Luke says that Jesus told this parable “to some who trusted in themselves that they were righteous and regarded others with contempt.” Right away, this should get our attention. If this doesn’t sound like a description of the state of our nation, I don’t know what does. The word “righteous” in original Greek means “those who see themselves as innocent, faultless, and guiltless; those we believe they are keeping the commands of God and have no need to change their hearts or their lives.” We call this doing the “superior dance.” It means I’m right, and you’re wrong. I’m Jesus little sunbeam, and you’re not. I have God’s seal of approval, and you’re an instrument of evil. I could go on, but I think you get the point.
The attitude the righteous have, according to Luke, is one of contempt. Contempt means “the feeling that a person or thing is beneath consideration, worthless, or deserving scorn.” Ding, ding, ding. We have a winner! Contempt is a good way of describing the overall attitude of our nation today. These days, it’s not okay to simply have a difference of opinion with our neighbor. We need to fire-bomb their election headquarters, call them derogatory names, or punch them in the face at a political rally. We need to pass laws in the name of “religious liberty” that are simply discrimination in a pretty packages. To have contempt for another human being or group of people means we fail to see them as beloved children of God. There is NOTHING righteous about this!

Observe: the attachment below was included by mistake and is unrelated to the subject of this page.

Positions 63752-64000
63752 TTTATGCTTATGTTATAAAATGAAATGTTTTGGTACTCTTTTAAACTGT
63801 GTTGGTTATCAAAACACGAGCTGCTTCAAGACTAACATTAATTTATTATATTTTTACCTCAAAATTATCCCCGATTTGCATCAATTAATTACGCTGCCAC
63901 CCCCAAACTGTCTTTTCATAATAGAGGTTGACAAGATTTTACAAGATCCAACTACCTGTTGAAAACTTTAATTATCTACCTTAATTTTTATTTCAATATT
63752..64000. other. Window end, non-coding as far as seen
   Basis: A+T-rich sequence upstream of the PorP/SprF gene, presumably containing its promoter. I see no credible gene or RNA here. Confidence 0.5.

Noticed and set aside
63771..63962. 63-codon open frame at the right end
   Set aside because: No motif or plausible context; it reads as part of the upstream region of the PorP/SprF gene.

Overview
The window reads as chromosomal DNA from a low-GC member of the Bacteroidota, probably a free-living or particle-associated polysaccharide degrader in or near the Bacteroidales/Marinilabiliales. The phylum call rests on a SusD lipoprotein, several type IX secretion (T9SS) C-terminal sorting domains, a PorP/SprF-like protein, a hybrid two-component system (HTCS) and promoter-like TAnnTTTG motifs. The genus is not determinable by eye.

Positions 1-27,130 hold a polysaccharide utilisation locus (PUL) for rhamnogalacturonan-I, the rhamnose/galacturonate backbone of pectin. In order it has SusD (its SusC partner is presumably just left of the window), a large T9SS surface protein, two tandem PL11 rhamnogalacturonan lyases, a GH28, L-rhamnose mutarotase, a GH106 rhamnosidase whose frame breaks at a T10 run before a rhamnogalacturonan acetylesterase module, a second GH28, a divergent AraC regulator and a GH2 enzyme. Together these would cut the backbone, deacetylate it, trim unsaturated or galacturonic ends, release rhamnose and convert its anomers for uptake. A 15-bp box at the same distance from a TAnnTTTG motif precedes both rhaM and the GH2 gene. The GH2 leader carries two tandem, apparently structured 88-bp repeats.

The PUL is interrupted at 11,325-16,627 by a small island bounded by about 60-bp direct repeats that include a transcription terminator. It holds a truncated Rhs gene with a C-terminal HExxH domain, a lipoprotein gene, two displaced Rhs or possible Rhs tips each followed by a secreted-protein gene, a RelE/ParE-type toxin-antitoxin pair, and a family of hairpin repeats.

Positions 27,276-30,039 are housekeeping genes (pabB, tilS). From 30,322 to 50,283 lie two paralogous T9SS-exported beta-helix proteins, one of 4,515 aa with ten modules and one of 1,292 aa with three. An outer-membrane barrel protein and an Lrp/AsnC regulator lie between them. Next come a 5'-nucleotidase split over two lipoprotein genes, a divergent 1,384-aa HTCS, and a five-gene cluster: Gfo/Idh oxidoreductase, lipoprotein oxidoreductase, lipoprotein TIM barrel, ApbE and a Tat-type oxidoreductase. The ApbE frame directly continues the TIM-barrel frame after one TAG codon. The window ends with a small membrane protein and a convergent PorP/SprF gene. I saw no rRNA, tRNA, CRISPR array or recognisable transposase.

So when Luke tells us this parable is for those “who trusted in themselves that they were righteous and regarded others with contempt,” it means we should pay attention because Jesus is talking about us! We are all guilty as charged, including me. We may not have verbalized our contempt, but we all hold contempt in our hearts. Therefore we need to have “ears to hear” what Jesus says this morning.
“Two men went up to the temple to pray, one a Pharisee and the other a tax collector.” Jesus’ listening audience would have a preconceived notion of what this meant. The shorthand is “Pharisee, good. Tax collector, bad!”
As the story develops there is nothing that would indicate otherwise. “The Pharisee, standing by himself, was praying thus, ‘God, I thank you that I am not like other people: thieves, rogues, adulterers, or even like this tax collector. I fast twice a week; I give a tenth of all my income.’”
Now we hear this prayer as self-righteousness at its worst and see the Pharisee as having contempt for the tax collector. However, if a 1st century Jew heard this prayer, they would think nothing of it. It’s pretty standard stuff and is a Jewish prayer of thanksgiving.